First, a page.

Computational Nanoscience, Lecture 12: In-Class Simulation of Ising Model
28 Feb 2008 | | Contributor(s):: Elif Ertekin, Jeffrey C Grossman
This is a two part lecture in which we discuss the spin-spin correlation function for the the Ising model, correlation lengths, and critical slowing down. An in-class simulation of the 2D Ising Model is performed using the tool "Berkeley Computational Nanoscience Class Tools". We look at domain...
Computational Nanoscience, Lecture 13: Introduction to Computational Quantum Mechanics
30 Apr 2008 | | Contributor(s):: Jeffrey C Grossman, Elif Ertekin
In this lecture we introduce the basic concepts that will be needed as we explore simulation approaches that describe the electronic structure of a system.
Computational Nanoscience, Lecture 14: Hartree-Fock Calculations
A description of the Hartree-Fock method and practical overview of its application. This lecture is to be used in conjunction with the course toolkit, with the Hartree-Fock simulation module.
Computational Nanoscience, Lecture 15: In-Class Simulations: Hartree-Fock
Using a range of examples, we study the effect of basis set on convergence, the Hartree-Fock accuracy compared to experiment, and explore a little bit of molecular chemistry.
Computational Nanoscience, Lecture 16: More and Less than Hartree-Fock
In the lecture we discuss both techniques for going "beyond" Hartree-Fock in order to include correlation energy as well as techniques for capturing electronic structure effects while not having to solve the full Hartree-Fock equations (ie, semi-empirical methods). We also very briefly touch...
Computational Nanoscience, Lecture 18.5: A Little More, and Lots of Repetition, on Solids
Here we go over again some of the basics that one needs to know and understand in order to carry out electronic structure, atomic-scale calculations of solids.
Computational Nanoscience, Lecture 19: Band Structure and Some In-Class Simulation: DFT for Solids
In this class we briefly review band structures and then spend most of our class on in-class simulations. Here we use the DFT for molecules and solids (Siesta) course toolkit. We cover a variety of solids, optimizing structures, testing k-point convergence, computing cohesive energies, and...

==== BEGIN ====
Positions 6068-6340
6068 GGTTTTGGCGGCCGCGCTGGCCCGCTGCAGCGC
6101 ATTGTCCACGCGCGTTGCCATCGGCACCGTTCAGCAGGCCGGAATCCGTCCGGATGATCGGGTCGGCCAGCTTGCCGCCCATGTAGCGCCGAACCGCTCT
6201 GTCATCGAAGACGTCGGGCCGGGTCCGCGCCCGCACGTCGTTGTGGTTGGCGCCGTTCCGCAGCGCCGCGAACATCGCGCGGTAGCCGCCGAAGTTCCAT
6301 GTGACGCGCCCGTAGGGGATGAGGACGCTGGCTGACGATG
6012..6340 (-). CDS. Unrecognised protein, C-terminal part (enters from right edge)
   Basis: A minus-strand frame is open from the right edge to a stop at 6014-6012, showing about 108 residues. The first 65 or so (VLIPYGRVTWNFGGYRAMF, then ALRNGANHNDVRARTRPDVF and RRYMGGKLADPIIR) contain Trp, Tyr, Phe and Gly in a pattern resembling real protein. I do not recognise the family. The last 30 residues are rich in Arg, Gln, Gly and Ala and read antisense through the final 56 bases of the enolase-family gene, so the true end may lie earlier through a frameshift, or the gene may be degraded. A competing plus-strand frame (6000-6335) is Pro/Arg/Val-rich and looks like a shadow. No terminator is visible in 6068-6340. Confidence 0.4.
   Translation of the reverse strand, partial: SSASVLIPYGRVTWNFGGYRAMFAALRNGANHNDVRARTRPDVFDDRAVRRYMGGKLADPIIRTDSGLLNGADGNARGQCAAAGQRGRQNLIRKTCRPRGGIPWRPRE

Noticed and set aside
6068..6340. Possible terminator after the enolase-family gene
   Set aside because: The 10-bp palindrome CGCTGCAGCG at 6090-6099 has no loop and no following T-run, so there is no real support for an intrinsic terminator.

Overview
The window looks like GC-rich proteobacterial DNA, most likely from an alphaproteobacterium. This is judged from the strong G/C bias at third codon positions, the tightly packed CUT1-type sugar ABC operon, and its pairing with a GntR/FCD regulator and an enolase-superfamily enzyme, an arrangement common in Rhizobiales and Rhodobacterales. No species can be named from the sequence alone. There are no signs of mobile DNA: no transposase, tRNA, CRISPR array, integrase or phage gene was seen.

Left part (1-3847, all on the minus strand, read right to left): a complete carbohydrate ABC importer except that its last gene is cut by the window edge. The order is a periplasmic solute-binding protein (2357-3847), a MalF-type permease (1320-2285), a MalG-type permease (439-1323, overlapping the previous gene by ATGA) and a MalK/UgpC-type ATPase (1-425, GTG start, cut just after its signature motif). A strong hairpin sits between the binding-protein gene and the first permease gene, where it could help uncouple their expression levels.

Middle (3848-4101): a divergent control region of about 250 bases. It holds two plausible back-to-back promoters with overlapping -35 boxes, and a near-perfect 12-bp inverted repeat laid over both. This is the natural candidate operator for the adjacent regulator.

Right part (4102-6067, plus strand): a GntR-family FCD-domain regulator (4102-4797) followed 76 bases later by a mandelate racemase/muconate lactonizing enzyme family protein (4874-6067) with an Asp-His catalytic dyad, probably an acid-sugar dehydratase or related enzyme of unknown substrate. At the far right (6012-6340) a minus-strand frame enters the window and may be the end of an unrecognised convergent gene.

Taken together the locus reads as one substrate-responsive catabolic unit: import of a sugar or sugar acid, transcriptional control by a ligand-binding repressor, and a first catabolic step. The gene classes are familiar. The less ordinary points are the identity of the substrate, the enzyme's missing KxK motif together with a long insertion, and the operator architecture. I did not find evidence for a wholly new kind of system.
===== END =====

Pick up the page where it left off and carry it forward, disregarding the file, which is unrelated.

Computational Nanoscience, Lecture 1: Introduction to Computational Nanoscience
13 Feb 2008 | | Contributor(s):: Jeffrey C Grossman, Elif Ertekin
In this lecture, we present a historical overview of computational science. We describe modeling and simulation as forms of "theoretical experiments" and "experimental theory". We also discuss nanoscience: "what makes nano nano?", as well as public perceptions of nanoscience and the "grey goo"...
Computational Nanoscience, Lecture 20: Quantum Monte Carlo, part I
15 May 2008 | | Contributor(s):: Elif Ertekin, Jeffrey C Grossman
This lecture provides and introduction to Quantum Monte Carlo methods. We review the concept of electron correlation and introduce Variational Monte Carlo methods as an approach to going beyond the mean field approximation. We describe briefly the Slater-Jastrow expansion of the wavefunction,...
Computational Nanoscience, Lecture 21: Quantum Monte Carlo, part II
15 May 2008 | | Contributor(s):: Jeffrey C Grossman, Elif Ertekin
This is our second lecture in a series on Quantum Monte Carlo methods. We describe the Diffusion Monte Carlo approach here, in which the approximation to the solution is not restricted by choice of a functional form for the wavefunction. The DMC approach is explained, and the fixed node...